To Win The Division, The Vikings Must Stop The Run

At the end of a long holiday weekend lies presumably the most anticipated games of the 2015 season. After entering the season with plenty of optimism focused around a lot of rather unknowns, the Vikings have an opportunity to dethrone the Green Bay Packers atop the NFC North.

There is plenty of reason to believe the Vikings have their best chance to do so in long, long time, but after taking a 30-13 lopsided loss in week 11 you have to give pause to consider how the Packers have flat out dominated the series in the last decade.

Many will assume that stopping Aaron Rodgers on defense is priority number one. However, if you look into how the Packers have won this season, you’ll realize finding balance on offense is their key to success.

Believe or not, without stopping the run, the Vikings defense doesn’t stand a chance stopping Rodgers.

It is no secret that Mike Zimmer’s defense is the most frustrating to opposing offenses in 3rd & long situations where Zimmer can use unique sub-packages to bring differing blitzes.

This year, we’ve seen too many examples of this to count. Over the last handful of weeks, however, we’ve seen Harrison Smith blitz from the edge, Danielle Hunter stand off the edge as if he’s a 3-4 linebacker and Everson Griffen drop back into coverage from the defensive end position while the linebackers get after the quarterback.

Griffen has done this in the past, maybe most notably in week 1 last year when he picked off Ram’s quarterback Austin Davis for a pick six. The wrinkle isn’t new, but the fact Zimmer essentially waited until week 15 to show it on tape is what makes this defense so difficult for offense’s to game plan against.

So are the Vikings going to pressure Rodgers? It really depends on the down and distance. Zimmer can’t risk pressure on 3rd & 2 or similar down and distances. The famous Zimmer double A gap pressures are dialed up in much more difficult situations. If Packer running backs can eat up 6-7 yards on 1st and 2nd down, the Vikings defense is forced to be much more vanilla.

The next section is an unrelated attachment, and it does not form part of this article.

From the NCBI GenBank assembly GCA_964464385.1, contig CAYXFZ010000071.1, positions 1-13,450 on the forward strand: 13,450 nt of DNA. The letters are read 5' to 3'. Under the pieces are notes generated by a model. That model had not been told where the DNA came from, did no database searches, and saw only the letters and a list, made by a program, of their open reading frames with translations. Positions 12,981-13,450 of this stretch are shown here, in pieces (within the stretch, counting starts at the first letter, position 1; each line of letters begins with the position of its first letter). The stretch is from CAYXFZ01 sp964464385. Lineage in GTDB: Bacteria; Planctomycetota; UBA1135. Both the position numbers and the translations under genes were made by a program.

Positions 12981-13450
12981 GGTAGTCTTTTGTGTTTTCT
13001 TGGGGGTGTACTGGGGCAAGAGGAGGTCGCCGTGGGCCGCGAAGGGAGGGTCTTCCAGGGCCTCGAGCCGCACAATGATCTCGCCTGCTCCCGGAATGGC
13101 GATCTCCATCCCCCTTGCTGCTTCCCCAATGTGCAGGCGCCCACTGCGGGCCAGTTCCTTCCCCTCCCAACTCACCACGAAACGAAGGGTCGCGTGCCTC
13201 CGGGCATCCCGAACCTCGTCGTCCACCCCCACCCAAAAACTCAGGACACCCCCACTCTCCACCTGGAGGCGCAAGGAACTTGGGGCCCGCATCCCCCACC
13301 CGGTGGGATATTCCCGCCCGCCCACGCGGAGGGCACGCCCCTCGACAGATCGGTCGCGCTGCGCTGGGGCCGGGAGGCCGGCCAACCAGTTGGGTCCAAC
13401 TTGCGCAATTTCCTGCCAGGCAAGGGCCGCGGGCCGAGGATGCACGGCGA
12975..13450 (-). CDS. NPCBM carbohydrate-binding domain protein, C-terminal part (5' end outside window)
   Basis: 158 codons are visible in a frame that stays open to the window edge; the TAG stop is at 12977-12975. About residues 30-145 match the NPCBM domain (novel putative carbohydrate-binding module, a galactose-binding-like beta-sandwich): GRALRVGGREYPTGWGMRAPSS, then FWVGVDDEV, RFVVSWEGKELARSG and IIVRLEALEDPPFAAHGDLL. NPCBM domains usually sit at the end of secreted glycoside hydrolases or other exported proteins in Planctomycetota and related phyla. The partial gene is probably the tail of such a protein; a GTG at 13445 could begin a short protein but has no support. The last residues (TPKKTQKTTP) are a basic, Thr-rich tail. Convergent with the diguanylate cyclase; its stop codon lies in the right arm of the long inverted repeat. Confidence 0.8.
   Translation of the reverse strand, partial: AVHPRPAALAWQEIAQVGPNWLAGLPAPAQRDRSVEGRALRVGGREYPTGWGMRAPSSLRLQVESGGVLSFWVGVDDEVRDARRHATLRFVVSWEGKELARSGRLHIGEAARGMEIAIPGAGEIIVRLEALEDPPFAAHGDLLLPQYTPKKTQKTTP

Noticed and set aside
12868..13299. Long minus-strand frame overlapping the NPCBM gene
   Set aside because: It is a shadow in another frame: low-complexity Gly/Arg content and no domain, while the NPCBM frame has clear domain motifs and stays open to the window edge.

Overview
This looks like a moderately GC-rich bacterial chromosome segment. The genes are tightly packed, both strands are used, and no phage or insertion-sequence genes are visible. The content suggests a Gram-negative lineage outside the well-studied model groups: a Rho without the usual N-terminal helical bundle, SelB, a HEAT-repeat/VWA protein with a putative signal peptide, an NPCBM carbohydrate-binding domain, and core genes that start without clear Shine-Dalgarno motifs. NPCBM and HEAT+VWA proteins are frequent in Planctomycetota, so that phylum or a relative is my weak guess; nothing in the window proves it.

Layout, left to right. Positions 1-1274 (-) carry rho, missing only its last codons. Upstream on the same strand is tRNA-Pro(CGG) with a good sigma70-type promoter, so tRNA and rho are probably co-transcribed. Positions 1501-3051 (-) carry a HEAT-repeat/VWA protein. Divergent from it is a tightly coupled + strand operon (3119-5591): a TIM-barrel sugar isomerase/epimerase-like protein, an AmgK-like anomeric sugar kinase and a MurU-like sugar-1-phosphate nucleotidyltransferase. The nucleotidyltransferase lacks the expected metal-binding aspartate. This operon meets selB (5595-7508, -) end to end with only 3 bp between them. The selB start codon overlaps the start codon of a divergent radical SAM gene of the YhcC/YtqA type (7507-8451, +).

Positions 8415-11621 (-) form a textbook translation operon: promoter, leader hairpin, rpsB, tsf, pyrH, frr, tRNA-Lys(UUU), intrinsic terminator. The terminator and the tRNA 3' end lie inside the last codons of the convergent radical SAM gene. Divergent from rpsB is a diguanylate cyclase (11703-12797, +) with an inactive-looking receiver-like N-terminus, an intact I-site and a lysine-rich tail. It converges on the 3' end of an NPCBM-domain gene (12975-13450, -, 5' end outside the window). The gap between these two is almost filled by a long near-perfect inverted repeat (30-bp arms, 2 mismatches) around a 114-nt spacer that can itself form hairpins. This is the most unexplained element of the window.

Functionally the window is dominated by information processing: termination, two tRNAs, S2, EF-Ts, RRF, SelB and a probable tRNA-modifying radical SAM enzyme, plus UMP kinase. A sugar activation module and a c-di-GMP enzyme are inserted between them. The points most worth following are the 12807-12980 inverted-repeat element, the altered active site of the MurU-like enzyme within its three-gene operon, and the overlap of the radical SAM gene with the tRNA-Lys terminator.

In years past, Eddie Lacy has hurt the Vikings on early downs, but don’t assume he’ll be the guy to attempt to do so on Sunday. The Packers have used James Starks, John Kuhn and in 2012 during the Vikings wild card playoff showdown at Lambeau Field it was DuJuan Harris who was a relative journey man.

This year, the Packers are 8-2 when they rush for more than 100 yards and I expect there will be another new wrinkle added to the Packer running game strategy that will keep the Vikings defense on their toes Sunday. Adding to that focus, Lacy has had three 100 yard games in the past month and will look to rumble towards another in what will surely be a colder game in Green Bay.

For those who watched last week’s Packers vs. Cardinals game in Arizona, you are thinking that there is no way the Vikings cannot get to Rodgers with the current state of the Packer offensive line. That’s a valid argument and I think the Vikings will have an opportunity to fluster Rodgers. That said, I think this too is dependent on the down and distance.